Topaz, also called "Saxon diamond" (from the Saxons) with the orthorhombic crystallization system, is a mineral of the gemstone category with the chemical composition Al2SiO4(OH, F)2. Hydroxyl ions (-OH) can combine with different concentrations of fluorides, which results in the large number of varieties of topaz. Topaz by gamma-ray irradiation, electron bombardment. or heating changes colour to greenish-brown or reddish. Although it has a hardness of 8 it has a good cleavage (splits easily) which makes it difficult to process.
It occurs in the characteristic form of prismatic crystallization or as a lumpy mass. Frequently associated with beryl, tourmaline and apatite in an acidic granite or pegmatite magmatic rock, it can also be found in metamorphic gneissic rocks (Brazil). Other places where topaz has been found include the Czech Republic, Norway, Sweden, Japan, Mexico, the USA, Sri Lanka, Burma and Pakistan. In the past, topazes were found in Germany's Saxony on the Snail Mountain in the Vogtland from where polished topazes from the time of August the Hard are now kept in the "Green Room" in Dresden and the English Crown.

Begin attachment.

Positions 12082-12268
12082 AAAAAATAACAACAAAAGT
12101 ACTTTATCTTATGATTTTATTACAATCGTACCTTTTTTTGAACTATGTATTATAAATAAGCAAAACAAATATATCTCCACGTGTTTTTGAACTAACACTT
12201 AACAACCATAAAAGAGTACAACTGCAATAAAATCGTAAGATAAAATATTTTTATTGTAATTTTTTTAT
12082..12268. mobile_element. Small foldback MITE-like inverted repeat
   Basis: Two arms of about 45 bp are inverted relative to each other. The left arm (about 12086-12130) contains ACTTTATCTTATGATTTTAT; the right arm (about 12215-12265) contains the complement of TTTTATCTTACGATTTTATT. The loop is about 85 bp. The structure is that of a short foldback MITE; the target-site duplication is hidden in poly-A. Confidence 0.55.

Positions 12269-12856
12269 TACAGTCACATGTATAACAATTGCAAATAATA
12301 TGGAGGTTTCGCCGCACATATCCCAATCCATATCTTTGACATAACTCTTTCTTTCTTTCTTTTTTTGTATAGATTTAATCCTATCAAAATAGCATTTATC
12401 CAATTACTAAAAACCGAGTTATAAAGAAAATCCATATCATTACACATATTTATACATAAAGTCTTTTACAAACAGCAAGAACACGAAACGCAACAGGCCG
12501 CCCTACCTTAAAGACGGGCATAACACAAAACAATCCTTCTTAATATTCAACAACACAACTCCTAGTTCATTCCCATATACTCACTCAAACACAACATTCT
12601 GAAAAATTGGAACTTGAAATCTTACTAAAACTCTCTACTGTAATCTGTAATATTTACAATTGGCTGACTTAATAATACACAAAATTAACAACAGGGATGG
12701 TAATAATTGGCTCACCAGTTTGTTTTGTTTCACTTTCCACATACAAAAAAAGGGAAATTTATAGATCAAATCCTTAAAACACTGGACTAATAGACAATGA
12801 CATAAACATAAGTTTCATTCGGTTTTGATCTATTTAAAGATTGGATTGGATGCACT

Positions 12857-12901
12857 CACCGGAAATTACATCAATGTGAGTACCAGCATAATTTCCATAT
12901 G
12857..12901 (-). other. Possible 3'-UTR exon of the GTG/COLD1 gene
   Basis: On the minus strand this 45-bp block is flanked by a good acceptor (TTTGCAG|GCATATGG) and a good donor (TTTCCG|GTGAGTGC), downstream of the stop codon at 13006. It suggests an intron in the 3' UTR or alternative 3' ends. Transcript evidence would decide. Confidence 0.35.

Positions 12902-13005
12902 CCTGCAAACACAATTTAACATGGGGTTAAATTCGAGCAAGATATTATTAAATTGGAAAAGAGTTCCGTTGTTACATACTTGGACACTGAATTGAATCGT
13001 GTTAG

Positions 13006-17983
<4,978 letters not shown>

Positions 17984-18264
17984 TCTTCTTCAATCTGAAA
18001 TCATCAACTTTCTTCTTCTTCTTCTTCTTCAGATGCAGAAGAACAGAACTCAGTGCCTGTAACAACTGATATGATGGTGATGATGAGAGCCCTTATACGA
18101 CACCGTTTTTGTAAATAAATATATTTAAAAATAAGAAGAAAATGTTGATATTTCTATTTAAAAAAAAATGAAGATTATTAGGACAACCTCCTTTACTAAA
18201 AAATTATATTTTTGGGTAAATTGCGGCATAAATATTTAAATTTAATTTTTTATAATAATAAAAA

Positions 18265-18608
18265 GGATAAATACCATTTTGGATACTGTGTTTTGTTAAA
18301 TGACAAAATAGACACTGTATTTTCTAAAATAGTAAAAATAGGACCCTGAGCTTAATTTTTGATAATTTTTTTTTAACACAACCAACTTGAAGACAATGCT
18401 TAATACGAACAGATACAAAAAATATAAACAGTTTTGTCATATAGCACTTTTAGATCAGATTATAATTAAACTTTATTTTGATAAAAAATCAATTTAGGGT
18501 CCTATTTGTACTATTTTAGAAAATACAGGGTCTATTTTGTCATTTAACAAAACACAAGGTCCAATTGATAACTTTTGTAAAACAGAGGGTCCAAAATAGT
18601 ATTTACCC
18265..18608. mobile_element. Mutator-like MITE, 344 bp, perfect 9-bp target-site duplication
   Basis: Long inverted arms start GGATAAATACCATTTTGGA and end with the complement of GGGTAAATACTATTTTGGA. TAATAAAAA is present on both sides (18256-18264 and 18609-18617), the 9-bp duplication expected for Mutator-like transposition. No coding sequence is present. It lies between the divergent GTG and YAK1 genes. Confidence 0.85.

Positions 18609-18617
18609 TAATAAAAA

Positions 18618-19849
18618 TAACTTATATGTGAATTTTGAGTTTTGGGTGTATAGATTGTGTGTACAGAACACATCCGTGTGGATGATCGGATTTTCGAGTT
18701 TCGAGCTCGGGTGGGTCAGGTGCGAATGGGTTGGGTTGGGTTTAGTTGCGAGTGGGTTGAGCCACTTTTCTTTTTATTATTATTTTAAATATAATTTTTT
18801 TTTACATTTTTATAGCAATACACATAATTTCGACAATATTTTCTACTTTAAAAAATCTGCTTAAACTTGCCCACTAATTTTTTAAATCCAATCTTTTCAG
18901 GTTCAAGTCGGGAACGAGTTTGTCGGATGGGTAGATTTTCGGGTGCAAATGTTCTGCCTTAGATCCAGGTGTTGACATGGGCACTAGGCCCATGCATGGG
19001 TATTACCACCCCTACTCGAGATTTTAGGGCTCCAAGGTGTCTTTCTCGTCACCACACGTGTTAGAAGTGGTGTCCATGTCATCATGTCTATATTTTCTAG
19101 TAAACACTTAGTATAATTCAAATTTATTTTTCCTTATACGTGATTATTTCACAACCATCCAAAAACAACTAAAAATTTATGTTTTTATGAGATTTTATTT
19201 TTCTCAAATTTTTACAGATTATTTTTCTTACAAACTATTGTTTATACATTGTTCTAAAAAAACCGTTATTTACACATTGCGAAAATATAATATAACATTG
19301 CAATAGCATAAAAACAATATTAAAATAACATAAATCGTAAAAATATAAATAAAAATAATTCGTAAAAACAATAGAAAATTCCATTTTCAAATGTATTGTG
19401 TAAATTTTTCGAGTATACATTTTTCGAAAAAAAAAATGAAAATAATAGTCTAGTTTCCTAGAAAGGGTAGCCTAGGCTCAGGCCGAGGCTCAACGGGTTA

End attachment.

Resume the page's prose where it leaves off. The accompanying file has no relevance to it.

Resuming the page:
Topaz is frequently used as a valuable gemstone. The largest topaz found to date is a 271 kg crystal, and the largest worked (polished) topaz weighs 4.2 kg.
According to accounts by the Roman naturalist Plinius, the mineral's name comes from the island 'Topazos' in the Red Sea. In fact no topaz was found there, but olivine, with which it was confused. Another source of the name comes from a Sanskrit word tapas meaning 'fire'. In 1740 a white topaz was mounted in the Portuguese crown, it was named "Diamant de Braganza" and believed to be a diamond.